Grade ‘B’ are eggs that may have stains, irregular shape or shell quality. These are sent to foodstuff manufacturers. ‘B’ eggs are not sold to the general public because they don’t measure up to the industry standard.
Egg Selling at Markets
The size and weight of eggs are generally divided into six categories:

  • Peewee – 1.25 oz
  • Small   – 1.5 oz
  • Medium – 1.75oz
  • Large – 2oz
  • Extra- large – 2.25oz
  • Jumbo – 2.5oz

You do not have to grade or size your eggs unless you intend to sell commercially.
Farm gate sales are exempt from grading.
Also, you do not have to fill the carton with eggs of the same size, you can vary the size with two large, two medium and two small for instance.

Egg cartons

You cannot use ‘brand name’ egg cartons since you are not selling the ‘brand’ eggs.
However, new egg cartons can be purchased inexpensively from your local farm or garden store.
I will re-use cartons that are clean, not broken or damaged and non-soiled erring on the side of caution.
If you plan on making this a regular occurrence, you might consider putting a label on the carton with your name, address and phone number. This way people remember where they bought those delicious eggs!
Also don’t forget to put a ‘best before’ date on the carton so folks know the eggs are really fresh.

Where Can You Sell Your Eggs?

You need to know who your potential customers are.
If you have a small amount of eggs to sell weekly, the customer base may just be friends and family.
Presenting Eggs Nicely
If you have a neighbor who is a bit ‘iffy’ about having hens next door, bribery usually works so ‘donate’ them some eggs once every couple of weeks. They may decide that the eggs and hens aren’t so bad after all and start to buy from you!
But, if you have more eggs to sell, you will need to start looking further afield.
Check around your area to see where you may be able to sell to.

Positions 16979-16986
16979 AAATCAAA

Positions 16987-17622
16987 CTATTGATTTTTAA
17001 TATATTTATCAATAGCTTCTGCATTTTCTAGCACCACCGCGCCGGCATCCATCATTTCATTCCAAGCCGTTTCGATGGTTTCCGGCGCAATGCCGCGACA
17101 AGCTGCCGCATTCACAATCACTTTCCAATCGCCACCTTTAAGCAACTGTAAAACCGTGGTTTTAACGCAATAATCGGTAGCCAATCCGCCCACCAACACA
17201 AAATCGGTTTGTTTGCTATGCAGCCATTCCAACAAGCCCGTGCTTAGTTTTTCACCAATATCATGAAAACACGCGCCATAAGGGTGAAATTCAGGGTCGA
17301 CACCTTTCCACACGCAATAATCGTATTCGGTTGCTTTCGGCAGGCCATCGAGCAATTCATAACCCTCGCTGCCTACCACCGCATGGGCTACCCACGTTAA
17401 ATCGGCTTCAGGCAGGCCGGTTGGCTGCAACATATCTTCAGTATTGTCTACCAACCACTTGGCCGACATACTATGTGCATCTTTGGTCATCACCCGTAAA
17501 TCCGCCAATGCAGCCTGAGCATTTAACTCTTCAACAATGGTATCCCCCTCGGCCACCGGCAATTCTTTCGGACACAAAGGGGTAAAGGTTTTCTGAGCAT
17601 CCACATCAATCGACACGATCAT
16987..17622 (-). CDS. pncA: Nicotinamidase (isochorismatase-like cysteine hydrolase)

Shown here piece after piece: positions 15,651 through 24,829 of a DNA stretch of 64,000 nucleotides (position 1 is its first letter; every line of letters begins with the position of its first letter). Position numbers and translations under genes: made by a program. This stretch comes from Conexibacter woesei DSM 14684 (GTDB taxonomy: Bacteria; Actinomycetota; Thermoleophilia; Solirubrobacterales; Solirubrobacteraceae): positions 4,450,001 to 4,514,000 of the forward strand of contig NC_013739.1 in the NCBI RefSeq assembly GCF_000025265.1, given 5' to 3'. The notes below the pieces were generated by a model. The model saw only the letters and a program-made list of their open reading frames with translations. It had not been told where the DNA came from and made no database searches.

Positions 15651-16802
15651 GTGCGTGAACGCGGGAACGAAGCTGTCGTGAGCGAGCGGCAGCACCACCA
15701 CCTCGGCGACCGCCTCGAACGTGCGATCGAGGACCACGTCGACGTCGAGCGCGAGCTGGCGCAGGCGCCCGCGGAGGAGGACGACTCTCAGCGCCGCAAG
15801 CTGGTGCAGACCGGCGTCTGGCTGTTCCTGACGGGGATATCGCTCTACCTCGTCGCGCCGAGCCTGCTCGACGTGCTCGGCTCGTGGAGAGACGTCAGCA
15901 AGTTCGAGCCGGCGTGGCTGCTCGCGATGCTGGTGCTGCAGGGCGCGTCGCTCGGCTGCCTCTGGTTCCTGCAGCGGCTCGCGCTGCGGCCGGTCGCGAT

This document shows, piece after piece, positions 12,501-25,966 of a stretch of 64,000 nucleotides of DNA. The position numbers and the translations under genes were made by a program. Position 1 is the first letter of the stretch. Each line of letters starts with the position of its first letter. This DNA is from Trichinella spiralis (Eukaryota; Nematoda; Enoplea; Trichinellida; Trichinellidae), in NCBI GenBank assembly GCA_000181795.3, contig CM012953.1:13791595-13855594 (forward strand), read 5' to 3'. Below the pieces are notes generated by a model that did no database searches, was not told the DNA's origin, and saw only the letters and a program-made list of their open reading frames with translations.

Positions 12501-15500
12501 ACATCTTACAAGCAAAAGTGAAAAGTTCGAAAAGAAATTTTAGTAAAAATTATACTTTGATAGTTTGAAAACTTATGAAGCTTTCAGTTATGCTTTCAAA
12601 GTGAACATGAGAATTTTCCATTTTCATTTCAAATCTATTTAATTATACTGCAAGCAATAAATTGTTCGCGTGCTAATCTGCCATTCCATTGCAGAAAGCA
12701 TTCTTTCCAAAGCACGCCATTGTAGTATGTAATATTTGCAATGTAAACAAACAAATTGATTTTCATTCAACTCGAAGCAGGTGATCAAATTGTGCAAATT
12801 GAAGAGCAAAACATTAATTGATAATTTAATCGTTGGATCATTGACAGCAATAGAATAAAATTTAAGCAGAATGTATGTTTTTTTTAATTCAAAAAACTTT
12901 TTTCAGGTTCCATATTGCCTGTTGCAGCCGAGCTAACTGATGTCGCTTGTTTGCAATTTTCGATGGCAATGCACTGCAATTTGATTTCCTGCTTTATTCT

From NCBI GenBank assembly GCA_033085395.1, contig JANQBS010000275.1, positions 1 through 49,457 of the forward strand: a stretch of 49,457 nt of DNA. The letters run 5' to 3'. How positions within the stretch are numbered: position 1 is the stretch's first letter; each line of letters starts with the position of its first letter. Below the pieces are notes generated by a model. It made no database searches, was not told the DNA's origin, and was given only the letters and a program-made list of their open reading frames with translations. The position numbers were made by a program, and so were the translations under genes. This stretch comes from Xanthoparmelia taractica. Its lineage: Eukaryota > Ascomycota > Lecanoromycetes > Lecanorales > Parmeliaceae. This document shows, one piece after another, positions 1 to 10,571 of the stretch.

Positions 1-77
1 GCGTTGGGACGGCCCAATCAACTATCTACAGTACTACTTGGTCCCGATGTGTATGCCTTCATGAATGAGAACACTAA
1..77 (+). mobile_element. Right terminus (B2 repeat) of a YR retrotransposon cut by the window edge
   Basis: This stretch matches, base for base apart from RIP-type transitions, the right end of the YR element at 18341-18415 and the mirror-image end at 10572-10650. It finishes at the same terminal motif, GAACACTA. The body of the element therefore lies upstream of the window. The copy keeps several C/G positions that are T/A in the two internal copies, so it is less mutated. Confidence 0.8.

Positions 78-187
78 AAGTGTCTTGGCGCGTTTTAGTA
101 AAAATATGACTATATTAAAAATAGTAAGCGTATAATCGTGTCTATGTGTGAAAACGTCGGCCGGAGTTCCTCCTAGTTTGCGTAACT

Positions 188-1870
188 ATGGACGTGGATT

Camp grounds, local farm stores, farmers markets are all good places to start your sales pitch. Remember, if you sell beyond the ‘farm gate’ you will generally need a license. However, if the owner of the campground comes to you – you will not need a license!
In my experience though, the best advertising is of course word of mouth.
If your eggs are tasty, reasonably priced and local, you will probably have more customers than eggs, especially in the winter months.

Setting up a Roadside Stand

Before you start, think about other roadside stands you have seen.
Would you have bought from them? Why did you buy from them – more importantly why didn’t you buy from them?
A tatty makeshift stand that’s held together with a couple of nails and duct tape is not going to attract customers! People will notice you can’t be bothered with a ‘good appearance’, so what else can’t you be bothered with?
You can either build your own stand or use a small garden shed for the task. Unless you have many other things for sale, a small home-made stand will probably be sufficient. Make it simple and fitting for your needs.
Freshly painted frame, good presentation of your products, even some whimsical decorations all help to attract folks. You need to put some time and effort into presentation – even if it’s just a sign saying ‘eggs for sale’.
Honesty Box Egg Selling
If you are in a position to be able to have folks come to the door and ask for eggs, you need to ensure you are available at all reasonable hours.
If you want customers to come to your door, make sure you say something like ‘knock on the back door’ – it gives the idea that they are welcome and also gives direction! No one wants to be poking around looking for someone to buy the eggs from!
A poster showing your hens and the pasture etc. will let people know your hens are free rangers. A couple of close-ups of your girls will likely bring a smile to faces and they will remember you for the future.
Make sure your products and prices are clearly displayed so there is no room for confusion, always check your spelling.